As described above, when the ink container 101 is moved in the obliquely lower right direction, the sliding projection 130 is detached from the first inclined portion 112 a and then contacts the second inclined portion 112 b at its center position as shown in FIG. 5( b). In this state, when the user applies, e.g., a substantially downward force to the ink container 101, the sliding projection 130 is moved toward the latch portion 112 c along the second inclined portion 112 b. At this time, the entire ink container 101 is rotated in a counterclockwise direction as indicated by an outlined arrow R shown in FIG. 5( b), whereby the ink supply port5 102 of the ink container 101 approaches the joint portion 127.

Then, as shown in FIG. 5( c), in the state wherein the sliding projection 130 contacts the second inclined portion 112 b, the ink container 101 is further rotated in the counterclockwise direction to be placed in a state in which the lower right corner of the ink container 101 is somewhat apart from the front holding portion 128 a. Incidentally, FIG. 5( c) shows a state in which the sliding projection 130 is located at a position close to a boundary portion between the second inclined portion 112 b and the latch portion 112 c. In this state, the latch lever 110 abuts against the rear side wall 128 c and starts to deform elastically in a direction toward the ink container main body.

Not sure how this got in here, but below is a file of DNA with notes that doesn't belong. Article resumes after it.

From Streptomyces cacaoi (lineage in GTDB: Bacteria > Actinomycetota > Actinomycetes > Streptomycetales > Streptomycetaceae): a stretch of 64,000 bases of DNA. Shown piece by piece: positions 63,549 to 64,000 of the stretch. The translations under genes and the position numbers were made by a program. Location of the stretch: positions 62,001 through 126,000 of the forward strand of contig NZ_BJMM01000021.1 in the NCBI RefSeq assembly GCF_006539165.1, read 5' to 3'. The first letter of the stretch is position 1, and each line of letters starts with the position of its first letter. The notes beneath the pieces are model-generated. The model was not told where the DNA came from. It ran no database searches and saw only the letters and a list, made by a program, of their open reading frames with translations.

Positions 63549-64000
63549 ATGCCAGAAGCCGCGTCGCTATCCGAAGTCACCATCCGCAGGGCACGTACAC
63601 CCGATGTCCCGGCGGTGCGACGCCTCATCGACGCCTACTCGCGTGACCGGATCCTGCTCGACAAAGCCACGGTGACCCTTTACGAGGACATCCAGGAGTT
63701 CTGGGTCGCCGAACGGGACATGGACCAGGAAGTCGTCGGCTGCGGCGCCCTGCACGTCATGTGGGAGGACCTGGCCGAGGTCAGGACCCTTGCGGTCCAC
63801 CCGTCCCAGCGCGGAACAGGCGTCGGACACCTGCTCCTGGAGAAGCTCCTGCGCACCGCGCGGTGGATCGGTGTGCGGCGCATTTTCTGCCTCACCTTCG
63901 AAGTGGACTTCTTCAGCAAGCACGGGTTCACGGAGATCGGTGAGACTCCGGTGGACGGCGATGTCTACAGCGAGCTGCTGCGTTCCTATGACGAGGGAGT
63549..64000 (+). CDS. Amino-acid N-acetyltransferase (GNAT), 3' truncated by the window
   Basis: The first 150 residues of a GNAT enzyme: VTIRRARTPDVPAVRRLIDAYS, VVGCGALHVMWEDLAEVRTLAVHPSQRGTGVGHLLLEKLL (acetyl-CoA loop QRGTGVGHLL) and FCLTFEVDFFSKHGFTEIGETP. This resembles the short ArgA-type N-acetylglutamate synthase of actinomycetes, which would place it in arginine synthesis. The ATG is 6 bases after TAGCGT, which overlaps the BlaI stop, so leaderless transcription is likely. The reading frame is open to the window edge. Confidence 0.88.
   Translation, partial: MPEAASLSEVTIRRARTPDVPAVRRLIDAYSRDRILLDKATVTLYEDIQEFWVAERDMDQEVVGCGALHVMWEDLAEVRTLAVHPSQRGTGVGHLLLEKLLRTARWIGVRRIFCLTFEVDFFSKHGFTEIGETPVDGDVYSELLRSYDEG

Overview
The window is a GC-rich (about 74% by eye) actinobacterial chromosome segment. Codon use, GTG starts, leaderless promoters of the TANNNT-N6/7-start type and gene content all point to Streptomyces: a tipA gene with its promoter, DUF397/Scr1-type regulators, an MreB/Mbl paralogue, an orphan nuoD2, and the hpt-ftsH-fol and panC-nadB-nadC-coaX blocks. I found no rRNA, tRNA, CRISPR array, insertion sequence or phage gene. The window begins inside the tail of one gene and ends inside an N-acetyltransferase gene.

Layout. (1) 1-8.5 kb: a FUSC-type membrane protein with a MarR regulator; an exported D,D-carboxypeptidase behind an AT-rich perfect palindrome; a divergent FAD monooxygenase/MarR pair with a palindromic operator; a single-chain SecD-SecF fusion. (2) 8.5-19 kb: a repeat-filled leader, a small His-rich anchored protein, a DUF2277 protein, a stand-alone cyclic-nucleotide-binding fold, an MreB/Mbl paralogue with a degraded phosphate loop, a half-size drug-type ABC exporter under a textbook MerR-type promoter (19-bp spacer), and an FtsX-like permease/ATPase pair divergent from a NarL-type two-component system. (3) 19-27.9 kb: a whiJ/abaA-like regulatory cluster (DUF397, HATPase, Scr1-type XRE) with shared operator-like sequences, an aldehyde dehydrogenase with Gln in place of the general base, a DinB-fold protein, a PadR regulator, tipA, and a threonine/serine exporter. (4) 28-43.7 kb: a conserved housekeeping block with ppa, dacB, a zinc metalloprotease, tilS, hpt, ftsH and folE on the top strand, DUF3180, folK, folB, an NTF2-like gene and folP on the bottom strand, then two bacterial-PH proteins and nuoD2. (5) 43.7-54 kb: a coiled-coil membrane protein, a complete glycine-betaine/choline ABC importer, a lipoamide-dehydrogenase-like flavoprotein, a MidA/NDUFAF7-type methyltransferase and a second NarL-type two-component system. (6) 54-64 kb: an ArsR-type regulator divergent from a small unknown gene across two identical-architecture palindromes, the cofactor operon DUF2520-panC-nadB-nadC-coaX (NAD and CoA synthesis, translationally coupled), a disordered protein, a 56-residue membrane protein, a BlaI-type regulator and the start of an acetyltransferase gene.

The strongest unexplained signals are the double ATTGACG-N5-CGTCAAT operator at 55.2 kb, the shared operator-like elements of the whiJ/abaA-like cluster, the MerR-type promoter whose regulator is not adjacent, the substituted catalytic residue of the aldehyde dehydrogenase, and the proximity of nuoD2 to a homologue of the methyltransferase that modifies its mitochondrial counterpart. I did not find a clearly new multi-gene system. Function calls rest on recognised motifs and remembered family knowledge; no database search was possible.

Then, when a force in an outlined arrow is exerted on the ink container 101 placed in the state shown in FIG. 5( c) to move the ink container 101 in a further lower direction while deforming the latch lever 110, as shown in FIG. 5( d), the latch claw 110 a of the latch lever 110 is engaged in the latch hole 129. As a result, the ink container 101 is mounted and fixed in the head cartridge 120. In this state, as shown in FIG. 5( d), the ink supply port 102 of the ink container 101 and the joint portion 127 are placed in a communicating state. Further, the sliding projection 130 is accommodated in the latch portion 112 c.